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John Charles "Keith" Andes
Actor and Newhall Resident



Click to enlarge.

Actor Keith Andes Found Dead in Home.

County coroner's office rules death a suicide.

Keith Andes, a second lead actor in the 1950s and 1960s, was found dead at his Newhall home (26231 Larkhaven Place) on Nov. 11. He was 85.

Andes committed suicide by asphyxiation, according to a report from the Los Angeles County Coroner's Office.

Friends and family of Andes said the world is now absent of a man who never let his Hollywood and Broadway success fatten his head.

Andes performed in films and Broadway plays with stars like Al Pacino in the film "And Justice for All," and also played the character of Gen. George C. Marshall in the film "Tora! Tora! Tora!" about the Japanese attack on Pearl Harbor.

Born John Charles Andes, Andes was an award-winning Broadway thespian and starred opposite Lucille Ball in the play "Wildcat" in 1960. His career spanned three decades, appearing in episodes of the science-fiction television show "Star Trek" and in the classic film "The Farmer's Daughter" with Loretta Young.

Born July 12, 1920, in Ocean City, New Jersey, Andes had an array of health problems up until his death, his friend and executor of his will Mike Brodowy said. He was stricken with bladder cancer, had suffered from back pain, had trouble walking, had a kidney that did not function and had lung problems due to his lifelong smoking.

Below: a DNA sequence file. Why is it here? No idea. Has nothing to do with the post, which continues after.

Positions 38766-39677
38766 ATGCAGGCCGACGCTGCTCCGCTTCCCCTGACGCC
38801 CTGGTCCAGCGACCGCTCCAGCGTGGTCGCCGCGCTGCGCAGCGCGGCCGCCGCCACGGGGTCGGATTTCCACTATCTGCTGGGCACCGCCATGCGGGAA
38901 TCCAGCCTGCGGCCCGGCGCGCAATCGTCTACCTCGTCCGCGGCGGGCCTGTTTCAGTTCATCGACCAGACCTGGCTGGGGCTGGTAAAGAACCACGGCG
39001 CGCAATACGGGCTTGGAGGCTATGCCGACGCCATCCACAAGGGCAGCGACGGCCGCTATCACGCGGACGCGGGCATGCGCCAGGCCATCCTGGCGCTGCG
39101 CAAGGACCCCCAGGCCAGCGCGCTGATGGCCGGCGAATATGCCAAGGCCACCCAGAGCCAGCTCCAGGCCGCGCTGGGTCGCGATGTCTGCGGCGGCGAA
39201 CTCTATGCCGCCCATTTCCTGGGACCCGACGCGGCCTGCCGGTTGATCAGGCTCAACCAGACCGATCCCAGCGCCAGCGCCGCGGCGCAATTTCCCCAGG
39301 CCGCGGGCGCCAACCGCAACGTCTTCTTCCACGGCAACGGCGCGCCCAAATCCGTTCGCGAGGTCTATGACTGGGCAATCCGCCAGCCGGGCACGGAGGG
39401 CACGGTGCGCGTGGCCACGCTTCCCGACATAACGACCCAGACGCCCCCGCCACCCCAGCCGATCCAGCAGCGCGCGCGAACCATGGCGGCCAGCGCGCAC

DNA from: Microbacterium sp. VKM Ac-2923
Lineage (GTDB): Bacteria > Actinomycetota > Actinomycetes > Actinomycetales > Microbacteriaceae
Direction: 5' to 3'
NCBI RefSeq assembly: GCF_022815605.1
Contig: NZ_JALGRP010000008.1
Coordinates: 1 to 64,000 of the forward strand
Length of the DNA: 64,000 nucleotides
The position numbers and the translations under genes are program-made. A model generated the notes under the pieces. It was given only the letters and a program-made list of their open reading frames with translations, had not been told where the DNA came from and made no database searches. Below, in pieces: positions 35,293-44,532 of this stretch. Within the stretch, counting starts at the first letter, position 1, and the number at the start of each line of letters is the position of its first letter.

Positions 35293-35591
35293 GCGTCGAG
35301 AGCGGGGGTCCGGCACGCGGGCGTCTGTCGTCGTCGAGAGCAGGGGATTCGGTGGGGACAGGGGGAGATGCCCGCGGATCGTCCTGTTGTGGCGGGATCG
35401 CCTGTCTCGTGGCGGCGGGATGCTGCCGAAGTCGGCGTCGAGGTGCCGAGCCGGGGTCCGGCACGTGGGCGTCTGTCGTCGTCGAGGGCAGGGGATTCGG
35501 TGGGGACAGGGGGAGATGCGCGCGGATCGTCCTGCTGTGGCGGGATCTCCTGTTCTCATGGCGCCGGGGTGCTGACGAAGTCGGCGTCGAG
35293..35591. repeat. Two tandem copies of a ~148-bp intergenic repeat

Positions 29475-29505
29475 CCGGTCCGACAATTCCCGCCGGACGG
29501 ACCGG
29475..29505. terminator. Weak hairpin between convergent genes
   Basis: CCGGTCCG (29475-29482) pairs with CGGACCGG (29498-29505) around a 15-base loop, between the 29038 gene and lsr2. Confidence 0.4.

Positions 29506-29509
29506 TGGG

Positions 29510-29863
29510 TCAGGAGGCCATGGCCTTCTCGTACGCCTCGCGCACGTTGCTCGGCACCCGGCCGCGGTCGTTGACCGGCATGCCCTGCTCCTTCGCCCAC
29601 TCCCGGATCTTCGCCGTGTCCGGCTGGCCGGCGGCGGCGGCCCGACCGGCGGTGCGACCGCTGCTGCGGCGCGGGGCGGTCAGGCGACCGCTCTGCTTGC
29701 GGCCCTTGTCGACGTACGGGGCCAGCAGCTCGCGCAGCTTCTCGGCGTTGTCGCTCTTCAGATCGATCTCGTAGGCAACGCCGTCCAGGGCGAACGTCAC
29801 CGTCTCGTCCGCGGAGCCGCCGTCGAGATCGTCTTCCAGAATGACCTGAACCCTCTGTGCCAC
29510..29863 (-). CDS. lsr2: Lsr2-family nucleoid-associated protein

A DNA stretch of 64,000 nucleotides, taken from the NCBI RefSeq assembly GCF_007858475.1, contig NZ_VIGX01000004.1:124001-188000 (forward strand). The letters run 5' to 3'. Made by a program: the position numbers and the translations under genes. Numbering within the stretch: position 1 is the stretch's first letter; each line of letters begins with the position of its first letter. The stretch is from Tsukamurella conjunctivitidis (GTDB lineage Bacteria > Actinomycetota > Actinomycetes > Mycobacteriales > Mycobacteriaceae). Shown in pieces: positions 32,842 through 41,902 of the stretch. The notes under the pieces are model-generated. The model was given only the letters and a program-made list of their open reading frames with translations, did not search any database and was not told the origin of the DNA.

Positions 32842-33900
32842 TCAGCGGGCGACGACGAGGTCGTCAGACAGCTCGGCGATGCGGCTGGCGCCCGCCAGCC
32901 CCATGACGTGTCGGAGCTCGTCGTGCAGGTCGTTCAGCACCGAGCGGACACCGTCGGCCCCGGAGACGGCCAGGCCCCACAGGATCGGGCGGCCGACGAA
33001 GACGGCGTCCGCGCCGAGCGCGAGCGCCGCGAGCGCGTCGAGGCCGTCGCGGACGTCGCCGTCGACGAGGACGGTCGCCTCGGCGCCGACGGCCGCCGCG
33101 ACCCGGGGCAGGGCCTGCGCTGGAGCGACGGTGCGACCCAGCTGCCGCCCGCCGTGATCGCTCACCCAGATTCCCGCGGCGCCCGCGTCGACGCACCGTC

But the 35-year Santa Clarita Valley resident and World War II Air Force veteran was an avid weightlifter and even went to the gym two days before he died, Brodowy said.


As Akuta in "Star Trek" (TOS) Ep.2.5: "The Apple." Original air date October 13, 1967. Click to enlarge.

His steadfast dedication to a prime physique and his chain-smoking were two unique things about Andes, Brodowy said.

"That's the thing that's ironic about him," friend Marshall LaPlante said. "He was in awesome shape, went to the gym five days a week, up until two days before he died. And you wouldn't know it if you saw it, but he smoked."

In the 1952 film, "Clash By Night," Andes dallied with a young Marilyn Monroe. LaPlante said Andes had nice memories of the former blonde bombshell whom he met before her stardom had seduced the nation.

"He said she was a nice, shy girl," LaPlante said. "He had fond memories of her. I know that."

But his success on stage and on the silver screen never went to his head, and his friends recall a man who was somewhat reluctant to bring it up.

"He was very secret about it," friend Nancy Brodowy said.

"He was really nonchalant," said LaPlante, who added that it took him nearly 10 years of persuasion to capture Andes in a picture with a mural of Marilyn Monroe in Hollywood.

Although he may have been less outspoken about his Hollywood successes, he was remembered as an eccentric man with friends, a man who loved to ride his motorcycle all around California and the rest of the nation who held a spot in his heart for those less fortunate.

Friends also described him as a jokingly brusque individual, who would correct one's English and pronunciation with a sarcastic tinge.

"He was a heck of an English teacher, but I wouldn't want to be his student though," Mike Brodowy said.

Andes is survived by his two children, Mark and Matt Andes, both of Dripping Springs, Texas, and his three grandchildren, Luke of Sherman Oaks and Rachel and Ryan of Pennsylvania.

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